28 February 2019
Fiji Submits Low Emission Development Strategy to UNFCCC
UN Photo/Eskinder Debebe
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Fiji has submitted to the UNFCCC Secretariat its long-term strategy for low emission development 2018-2050.

The LEDS aims to decarbonize the economy without threatening the country’s long-term development objectives or limiting achievement of the SDGs.

Fiji’s LEDS is one of the world’s first long-term emission reduction strategy to address the Blue Carbon Sector.

25 February 2019: The Government of Fiji has become the 11th country to submit its long-term strategy (LTS) for low emission development 2018-2050 to the UNFCCC Secretariat. Fiji’s Low Emission Development Strategy (LEDS) puts forward long-term emission reductions, and defines long-term sustainable and resilient economy-wide mitigations pathways until 2050. It is the result of national, sectoral and bilateral consultations among a range of stakeholders.

The LEDS also addresses: sector-specific targets and measures; social, economic and environmental dimensions; education, capacity building and awareness raising; and a framework for monitoring and evaluating the LEDS.

Fiji’s Strategy is one of the world’s first LEDS to address the Blue Carbon Sector, and focuses on Fiji’s mangrove ecosystems. It also builds on existing mitigation and adaptation actions in Fiji, and will inform and help raise ambition in Fiji’s future Nationally Determined Contributions (NDCs).

The LEDS details Fiji’s objective of reaching net-zero carbon emissions by 2050 across all economic sectors, and details four potential low emission scenarios for Fiji to achieve this:

  • A ‘Business-as-Usual (BAU) Unconditional Scenario,’ which refers to policies, targets and technologies that would be implemented and financed without reliance on external or international financing;
  • A ‘BAU Conditional Scenario,’ which is conditional on external or international financing to implement mitigation actions;
  • A ‘High-Ambition Scenario,’ which projects ambitions beyond those already specified, and achieves significant emission reductions by 2050 compared with the BAU scenarios; and
  • A ‘Very High Ambition Scenario,’ which projects ambitions well beyond those already specified, and in which most sectors achieve net-zero or negative emissions by 2050.

Fiji aims to reach net-zero carbon emissions by 2050 across all economic sectors.

The LEDS shows that under the ‘Very High Ambition Scenario,’ net-zero emissions can be achieved in 2041, after which emissions would increasingly be net negative, due to, inter alia, a transformation of the country’s energy sector to one based on on- and off-grid renewable energy generation. Under this scenario, Fiji’s energy sector would be free of emissions by 2050, and waste sector emissions would be nearly zero due to methane capture and utilization of organic waste, and extensive waste reduction and recycling programmes. In addition, afforestation, reduced deforestation and increased use of sustainable forest plantations would help Fiji achieve net negative emissions.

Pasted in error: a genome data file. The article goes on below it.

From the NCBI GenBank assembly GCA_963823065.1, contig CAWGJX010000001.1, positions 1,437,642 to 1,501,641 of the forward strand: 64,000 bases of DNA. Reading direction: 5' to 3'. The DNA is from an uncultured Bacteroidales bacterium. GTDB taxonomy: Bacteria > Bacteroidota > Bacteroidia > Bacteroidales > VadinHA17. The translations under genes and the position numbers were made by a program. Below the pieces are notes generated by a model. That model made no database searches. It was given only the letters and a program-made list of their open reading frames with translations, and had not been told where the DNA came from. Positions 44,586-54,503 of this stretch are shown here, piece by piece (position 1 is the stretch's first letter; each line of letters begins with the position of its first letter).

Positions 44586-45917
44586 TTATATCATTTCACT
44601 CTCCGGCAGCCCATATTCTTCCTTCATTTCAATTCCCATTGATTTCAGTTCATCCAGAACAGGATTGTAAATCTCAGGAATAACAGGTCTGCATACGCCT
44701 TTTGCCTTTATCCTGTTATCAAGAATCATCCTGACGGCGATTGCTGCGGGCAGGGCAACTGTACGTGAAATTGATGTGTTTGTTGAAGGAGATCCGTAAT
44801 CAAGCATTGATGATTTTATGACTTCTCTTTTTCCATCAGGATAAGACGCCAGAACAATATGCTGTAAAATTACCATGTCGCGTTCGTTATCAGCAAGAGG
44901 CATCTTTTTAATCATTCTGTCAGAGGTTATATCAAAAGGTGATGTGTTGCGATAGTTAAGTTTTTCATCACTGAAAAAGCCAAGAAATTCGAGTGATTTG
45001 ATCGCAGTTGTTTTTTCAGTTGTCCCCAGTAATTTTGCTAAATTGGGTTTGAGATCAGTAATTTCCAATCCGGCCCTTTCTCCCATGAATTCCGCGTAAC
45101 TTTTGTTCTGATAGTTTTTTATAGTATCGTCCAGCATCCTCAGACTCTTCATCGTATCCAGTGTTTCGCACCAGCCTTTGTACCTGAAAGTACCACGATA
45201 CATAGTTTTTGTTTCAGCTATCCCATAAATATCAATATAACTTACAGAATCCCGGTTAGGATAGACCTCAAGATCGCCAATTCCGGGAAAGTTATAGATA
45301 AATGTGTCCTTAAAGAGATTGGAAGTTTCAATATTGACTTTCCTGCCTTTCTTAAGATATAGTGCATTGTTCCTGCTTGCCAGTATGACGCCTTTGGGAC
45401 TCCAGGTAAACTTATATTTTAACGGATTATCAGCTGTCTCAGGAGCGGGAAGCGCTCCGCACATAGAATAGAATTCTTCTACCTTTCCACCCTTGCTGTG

The LEDS estimates that Fiji’s emissions would more than double under the BAU Unconditional Scenario, grow incrementally under the BAU Conditional Scenario, and drop by nearly 31% under the High Ambition Scenario.

The four scenarios were elaborated for each sector, including: electricity and other energy use; land transport; domestic maritime transport; domestic air transport; agriculture, forestry, and other land use (AFOLU); and waste. The LEDS also considers emission scenarios resulting from efforts to protect and restore coastal wetlands.

The LEDS explains that, while SDG 13 (climate action) provides a direct link between mitigation and achieving sustainable development, climate change is a cross-cutting issue across all the SDGs. The Strategy aims to decarbonize the economy without threatening the country’s long-term development objectives or limiting achievement of the SDGs. The LEDS also provides the opportunity to integrate national sustainable development objectives into the context of “deep decarbonization” and vice versa, and will also help Fiji meet the SDGs at the national level. It details how the LEDS can play a role in achieving SDG 5 (gender equality) and a number of associated targets on, inter alia, promoting women’s empowerment and participation in decision making.

The LEDS was developed under the guidance of the Ministry of Economy with support from the Global Green Growth Institute (GGGI). Fiji joins Benin, Canada, the Czech Republic, France, Germany, the Marshall Islands, Mexico, the US, the UK and Ukraine who have already submitted their LTSs. [Fiji LEDS 2018-2050] [UNFCCC LEDS Website]

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